BOISE, Idaho — The first confirmed case of COVID-19 was reported in Idaho on March 13, 2020.
Since then, more than 170,000 Idahoans have been diagnosed with a confirmed or probable case, with a small percentage experiencing long-term after-effects, including fatigue, ongoing shortness of breath, headaches, and hair loss months after their infection has cleared. These people are considered "long-haulers".
While there is no medical consensus on how or why some people experience long-term effects after coming down with COVID-19, these people can receive treatment at post-COVID-19 clinics.
There are more than 80 locations nationwide, and Idaho has just one clinic in Boise off Federal Way.
Saint Alphonsus opened the clinic in September 2020. That clinic has served 465 patients, ranging in age from early-20's to mid-80's.
The medical staff consists of primary care providers, physician assistants, pulmonologists, infectious disease experts, and cardiologists.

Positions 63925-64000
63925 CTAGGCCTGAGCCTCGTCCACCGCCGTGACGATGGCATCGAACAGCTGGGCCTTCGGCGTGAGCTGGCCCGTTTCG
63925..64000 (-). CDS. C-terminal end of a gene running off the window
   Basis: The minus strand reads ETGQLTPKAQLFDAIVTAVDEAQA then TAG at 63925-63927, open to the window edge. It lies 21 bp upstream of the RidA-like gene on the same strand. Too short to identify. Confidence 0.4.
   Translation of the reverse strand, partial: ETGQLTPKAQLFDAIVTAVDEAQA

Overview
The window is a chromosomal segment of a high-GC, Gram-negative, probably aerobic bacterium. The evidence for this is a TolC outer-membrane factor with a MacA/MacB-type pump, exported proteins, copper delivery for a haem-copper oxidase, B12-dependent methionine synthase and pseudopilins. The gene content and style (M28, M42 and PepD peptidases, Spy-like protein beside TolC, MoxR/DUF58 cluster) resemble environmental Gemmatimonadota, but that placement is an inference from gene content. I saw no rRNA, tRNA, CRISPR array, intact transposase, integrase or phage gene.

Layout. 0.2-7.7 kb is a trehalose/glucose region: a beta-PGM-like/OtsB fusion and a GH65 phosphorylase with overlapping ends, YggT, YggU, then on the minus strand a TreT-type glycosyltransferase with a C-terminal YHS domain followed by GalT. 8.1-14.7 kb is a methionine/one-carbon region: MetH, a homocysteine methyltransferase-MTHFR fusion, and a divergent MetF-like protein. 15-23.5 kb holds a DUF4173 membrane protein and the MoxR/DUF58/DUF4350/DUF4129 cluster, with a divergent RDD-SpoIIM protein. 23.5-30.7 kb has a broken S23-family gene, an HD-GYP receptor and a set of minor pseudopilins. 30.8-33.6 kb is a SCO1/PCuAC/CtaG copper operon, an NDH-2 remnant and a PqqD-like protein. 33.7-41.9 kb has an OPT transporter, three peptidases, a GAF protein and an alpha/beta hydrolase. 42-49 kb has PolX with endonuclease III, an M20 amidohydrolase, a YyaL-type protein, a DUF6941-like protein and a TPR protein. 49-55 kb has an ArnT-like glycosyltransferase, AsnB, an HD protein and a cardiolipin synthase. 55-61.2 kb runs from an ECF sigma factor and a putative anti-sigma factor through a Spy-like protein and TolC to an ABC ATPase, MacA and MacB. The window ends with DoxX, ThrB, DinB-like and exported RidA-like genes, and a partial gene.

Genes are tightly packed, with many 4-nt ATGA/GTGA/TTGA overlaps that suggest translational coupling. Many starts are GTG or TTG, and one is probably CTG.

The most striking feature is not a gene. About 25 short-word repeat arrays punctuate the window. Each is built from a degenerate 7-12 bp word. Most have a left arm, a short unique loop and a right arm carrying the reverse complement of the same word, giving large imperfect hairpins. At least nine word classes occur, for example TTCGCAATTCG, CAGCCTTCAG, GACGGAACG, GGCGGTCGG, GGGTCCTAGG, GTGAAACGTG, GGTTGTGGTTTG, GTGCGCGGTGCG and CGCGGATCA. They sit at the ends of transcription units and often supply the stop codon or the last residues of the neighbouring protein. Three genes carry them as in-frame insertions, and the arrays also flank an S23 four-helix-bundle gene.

Saint Al's doctors have learned myocarditis - heart inflammation-causing rapid or abnormal heartbeats - could be contributing to the extreme fatigue some long-haulers are experiencing.
The clinic's recurring appointments have remained steady, while the number of referrals from emergency rooms and primary care doctors has decreased.
The decrease in referrals could be for a number of reasons, including a lower number of overall cases since the clinic's opening and improved triage, according to Mark Snider, a spokesperson for Saint Alphonsus.
The Saint Alphonsus COVID-only clinic is open Monday through Friday, 8 a.m. to 10 p.m. Both Saint Luke's and Primary Health have no plans to open any post-COVID-19 clinics at this time.
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